Next-generation maths education
With her living bequest, Professor Kerry Landman – the first female professor in the University’s mathematics department – aims to share the beauty of maths by supporting future teachers in the field.
A first-generation Australian whose parents were both wartime European refugees, Professor Kerry Landman keenly remembers a story her mother used to tell about the generosity she received when her family first came to Australia and couldn’t afford her school fees.
“The headmistress said not to worry about it,” Kerry says. “She gave my mother a full scholarship and said her parents could pay whatever they could afford once they had settled into their new lives.
“My mother went on to study dentistry at the University of Melbourne, and when she received her first pay packet as a dentist, she gave it to the school.”
This story was instilled in Kerry from childhood.
“As children, we always knew that you give back,” she says.
Through the establishment of a mathematics teaching scholarship and ensuring its long-term future through a gift in her Will, Kerry continues to promote her family’s philanthropic values.
The Kerry Landman Scholarship supports high-achieving mathematics graduates who are passionate about education, and who have the potential to become leaders in a school setting. With the scholarship, she aims to address the shortage of trained teachers with a background in mathematics, who can inspire and empower their students – and their teaching peers.
“Having good maths teachers makes a huge difference,” she says. “It’s so important that teachers understand the importance of teaching foundational mathematics and how mathematics can be used. Students can then appreciate the potential of what mathematics has to offer.
“Most people‘s reaction to my saying I am a mathematician, is ‘Oh, I hated it’, or ‘I was hopeless at it’ – or they shut their mind to it. I mean, they just wouldn’t say that if you’d said you like reading!”
Kerry’s own interest in mathematics started at an early age, and she still vividly remembers the thrill of encountering geometry for the first time with Mrs Kneebone in Grade 6. There was never any question that she wouldn’t pursue maths at university.
Encountering the rigours of mathematics at the University of Melbourne, Kerry thrived, believing that, “If you are studying a subject that you really love and have a passion for, you’ll work at it and do well, and opportunities will arise.”
That guiding belief led to the unfolding of many interesting, and unforeseen, opportunities in Kerry’s career. After completing her PhD, she received a post-doctoral appointment in the USA at Massachusetts Institute of Technology (MIT).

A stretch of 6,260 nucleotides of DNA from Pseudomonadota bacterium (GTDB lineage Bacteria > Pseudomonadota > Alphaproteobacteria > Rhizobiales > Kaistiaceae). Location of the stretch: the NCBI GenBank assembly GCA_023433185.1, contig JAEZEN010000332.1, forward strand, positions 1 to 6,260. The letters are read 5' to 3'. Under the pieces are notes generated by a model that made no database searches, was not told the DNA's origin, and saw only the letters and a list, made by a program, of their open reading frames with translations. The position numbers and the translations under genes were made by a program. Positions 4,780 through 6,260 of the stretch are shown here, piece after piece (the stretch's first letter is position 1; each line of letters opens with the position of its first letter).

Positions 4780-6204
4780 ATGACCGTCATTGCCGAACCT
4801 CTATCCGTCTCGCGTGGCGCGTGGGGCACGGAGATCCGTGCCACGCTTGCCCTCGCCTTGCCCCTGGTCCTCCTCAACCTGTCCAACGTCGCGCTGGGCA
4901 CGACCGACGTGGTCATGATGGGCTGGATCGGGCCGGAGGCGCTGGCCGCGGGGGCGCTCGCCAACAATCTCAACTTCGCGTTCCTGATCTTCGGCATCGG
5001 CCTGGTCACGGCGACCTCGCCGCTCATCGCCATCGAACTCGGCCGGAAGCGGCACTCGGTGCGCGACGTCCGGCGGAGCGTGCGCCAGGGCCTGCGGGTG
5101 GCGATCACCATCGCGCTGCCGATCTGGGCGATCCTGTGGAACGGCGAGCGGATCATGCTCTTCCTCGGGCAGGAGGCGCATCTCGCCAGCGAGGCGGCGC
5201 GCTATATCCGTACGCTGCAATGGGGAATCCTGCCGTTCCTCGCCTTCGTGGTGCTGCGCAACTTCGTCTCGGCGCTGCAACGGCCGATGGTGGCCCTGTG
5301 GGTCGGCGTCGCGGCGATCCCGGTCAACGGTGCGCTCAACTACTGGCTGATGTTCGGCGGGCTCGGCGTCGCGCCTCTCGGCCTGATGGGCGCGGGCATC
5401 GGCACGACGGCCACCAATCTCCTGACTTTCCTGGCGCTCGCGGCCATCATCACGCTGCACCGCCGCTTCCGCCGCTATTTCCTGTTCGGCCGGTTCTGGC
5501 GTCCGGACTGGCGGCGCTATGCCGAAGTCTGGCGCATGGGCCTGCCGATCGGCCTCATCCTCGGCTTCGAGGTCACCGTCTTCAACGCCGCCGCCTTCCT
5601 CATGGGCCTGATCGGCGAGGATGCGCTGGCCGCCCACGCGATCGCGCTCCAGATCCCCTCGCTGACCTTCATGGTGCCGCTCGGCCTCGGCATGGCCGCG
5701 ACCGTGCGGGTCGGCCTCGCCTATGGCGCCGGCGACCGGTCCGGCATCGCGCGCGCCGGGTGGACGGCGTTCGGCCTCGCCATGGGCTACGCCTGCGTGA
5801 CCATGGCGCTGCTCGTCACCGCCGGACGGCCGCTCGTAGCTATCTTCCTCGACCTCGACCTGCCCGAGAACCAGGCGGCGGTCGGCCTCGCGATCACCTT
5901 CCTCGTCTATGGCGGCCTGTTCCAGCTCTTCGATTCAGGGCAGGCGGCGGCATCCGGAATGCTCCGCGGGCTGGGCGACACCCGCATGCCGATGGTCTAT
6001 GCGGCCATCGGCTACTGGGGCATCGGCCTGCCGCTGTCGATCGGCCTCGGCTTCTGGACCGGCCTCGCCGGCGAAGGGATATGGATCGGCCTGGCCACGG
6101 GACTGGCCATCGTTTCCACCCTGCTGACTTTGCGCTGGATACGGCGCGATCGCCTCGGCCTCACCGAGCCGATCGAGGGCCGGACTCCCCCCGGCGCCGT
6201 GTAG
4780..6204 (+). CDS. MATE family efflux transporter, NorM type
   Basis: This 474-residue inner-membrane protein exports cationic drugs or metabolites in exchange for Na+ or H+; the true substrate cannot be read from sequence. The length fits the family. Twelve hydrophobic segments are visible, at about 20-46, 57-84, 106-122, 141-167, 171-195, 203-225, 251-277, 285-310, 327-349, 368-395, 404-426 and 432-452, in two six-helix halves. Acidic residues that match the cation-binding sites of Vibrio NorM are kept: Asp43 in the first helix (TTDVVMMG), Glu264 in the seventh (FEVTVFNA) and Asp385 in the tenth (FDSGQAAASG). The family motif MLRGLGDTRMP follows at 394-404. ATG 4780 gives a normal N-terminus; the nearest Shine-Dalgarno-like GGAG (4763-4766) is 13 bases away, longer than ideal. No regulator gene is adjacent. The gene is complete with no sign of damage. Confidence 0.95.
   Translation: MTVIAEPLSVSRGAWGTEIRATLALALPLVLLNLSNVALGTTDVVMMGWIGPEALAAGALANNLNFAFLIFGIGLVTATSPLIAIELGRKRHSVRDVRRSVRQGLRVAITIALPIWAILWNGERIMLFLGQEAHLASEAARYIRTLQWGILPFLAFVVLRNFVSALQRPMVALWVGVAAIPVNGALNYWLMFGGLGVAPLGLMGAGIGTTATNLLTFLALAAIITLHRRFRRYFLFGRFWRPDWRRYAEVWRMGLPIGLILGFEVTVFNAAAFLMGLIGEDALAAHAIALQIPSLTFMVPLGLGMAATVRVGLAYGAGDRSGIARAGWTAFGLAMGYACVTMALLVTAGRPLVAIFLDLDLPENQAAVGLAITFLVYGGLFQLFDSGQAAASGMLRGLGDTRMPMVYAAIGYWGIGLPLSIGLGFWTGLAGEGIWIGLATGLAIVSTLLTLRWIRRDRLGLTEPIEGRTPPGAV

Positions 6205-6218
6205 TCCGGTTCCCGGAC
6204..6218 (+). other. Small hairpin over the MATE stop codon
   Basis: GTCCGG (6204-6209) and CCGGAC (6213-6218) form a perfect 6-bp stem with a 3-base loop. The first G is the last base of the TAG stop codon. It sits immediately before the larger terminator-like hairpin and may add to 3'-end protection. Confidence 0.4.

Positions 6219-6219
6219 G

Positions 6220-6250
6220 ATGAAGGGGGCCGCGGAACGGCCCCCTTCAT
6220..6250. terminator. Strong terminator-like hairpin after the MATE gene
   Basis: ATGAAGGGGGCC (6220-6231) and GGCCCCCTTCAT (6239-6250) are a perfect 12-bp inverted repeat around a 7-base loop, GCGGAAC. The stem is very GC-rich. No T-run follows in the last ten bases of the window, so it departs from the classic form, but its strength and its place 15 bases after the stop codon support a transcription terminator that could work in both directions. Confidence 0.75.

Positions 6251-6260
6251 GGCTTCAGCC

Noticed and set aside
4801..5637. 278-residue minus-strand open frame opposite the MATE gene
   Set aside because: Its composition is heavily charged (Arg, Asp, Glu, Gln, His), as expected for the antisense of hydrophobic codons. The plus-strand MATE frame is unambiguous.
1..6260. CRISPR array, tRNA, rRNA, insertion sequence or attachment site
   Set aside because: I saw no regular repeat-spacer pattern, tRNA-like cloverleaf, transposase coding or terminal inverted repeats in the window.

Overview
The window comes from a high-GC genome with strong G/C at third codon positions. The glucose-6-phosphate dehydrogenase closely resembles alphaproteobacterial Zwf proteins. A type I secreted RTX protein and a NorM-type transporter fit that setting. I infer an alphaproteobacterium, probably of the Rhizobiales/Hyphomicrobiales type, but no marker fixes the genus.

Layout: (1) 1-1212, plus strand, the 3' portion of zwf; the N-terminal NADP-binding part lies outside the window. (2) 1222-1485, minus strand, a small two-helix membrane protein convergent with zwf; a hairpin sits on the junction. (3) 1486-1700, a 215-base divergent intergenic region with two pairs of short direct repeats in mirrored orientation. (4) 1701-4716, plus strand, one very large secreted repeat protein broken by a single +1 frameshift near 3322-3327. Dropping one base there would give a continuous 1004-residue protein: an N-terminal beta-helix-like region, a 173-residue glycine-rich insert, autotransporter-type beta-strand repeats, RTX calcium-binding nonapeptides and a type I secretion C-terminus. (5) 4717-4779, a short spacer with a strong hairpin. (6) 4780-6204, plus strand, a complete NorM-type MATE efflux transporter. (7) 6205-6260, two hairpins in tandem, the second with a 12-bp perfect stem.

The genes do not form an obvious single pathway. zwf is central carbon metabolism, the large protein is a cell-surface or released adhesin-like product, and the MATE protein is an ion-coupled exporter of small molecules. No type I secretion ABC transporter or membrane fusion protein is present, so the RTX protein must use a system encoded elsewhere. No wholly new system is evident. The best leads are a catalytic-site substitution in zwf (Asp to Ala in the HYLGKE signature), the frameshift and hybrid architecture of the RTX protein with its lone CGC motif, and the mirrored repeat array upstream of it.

“That was when I really figured out what sort of mathematician I wanted to be,” she says, attributing the interdisciplinary approach of her colleague, Professor Harvey Greenspan, with her desire to pursue applied mathematics, maths within a real-world context – for example, biology, the environment or industry.
Kerry’s distinguished contribution to research into real-world problems spans a range of fields, from colloidal fluid mechanics to developmental biology. She’s a recipient of the ANZIAM (Australia and New Zealand Industrial and Applied Mathematics) medal, as well as a Fellow of the Australian Academy of Sciences.
Kerry has also been an outstanding role model for women mathematicians. Returning to the University of Melbourne in the mid-1980s, she was the only female lecturer in the maths department. In 2007, she became the first female professor in the School of Mathematics and Statistics at the University.
“The first time I experienced a female professor – Nancy Kopell – was when I was at MIT,” she says. “That was the first time I’d seen a woman mathematician in a senior role.”
Things have changed, thankfully. “We slowly appointed more female lecturers in mathematics,” Kerry adds, “and things have really changed at Melbourne in the last few years.
“But how can young women who want to become mathematicians or have a career in mathematics succeed if they don’t see those role models?” Kerry reflects, commenting that diversity is vital to any field, including maths.
Now retired, though still actively involved in the University, Kerry remains passionate about education.
“It’s my hope and vision that the recipients of my scholarship will passionately communicate the beauty and applications of mathematics to encourage, inspire and support their students to succeed,” she says.
“Success and confidence with mathematics develops an incredible skill set – the ability to have an impact in solving problems in different fields.”
From Mrs Kneebone to her mentors at MIT and at the University, Kerry is deeply appreciative of the inspirational teachers and colleagues who have shaped her career.
“I had many role models who supported me in so many ways,” she says. “I’m hoping that my scholarship will develop teachers that have this kind of influence in their students’ lives.”
For further information about including a gift to the University in your Will, or making a living bequest in your lifetime, please call the Gifts in Wills team on +61 3 9035 3489 or email email@example.com
Pictured above: Professor Kerry Landman. Photo by Bec Walton.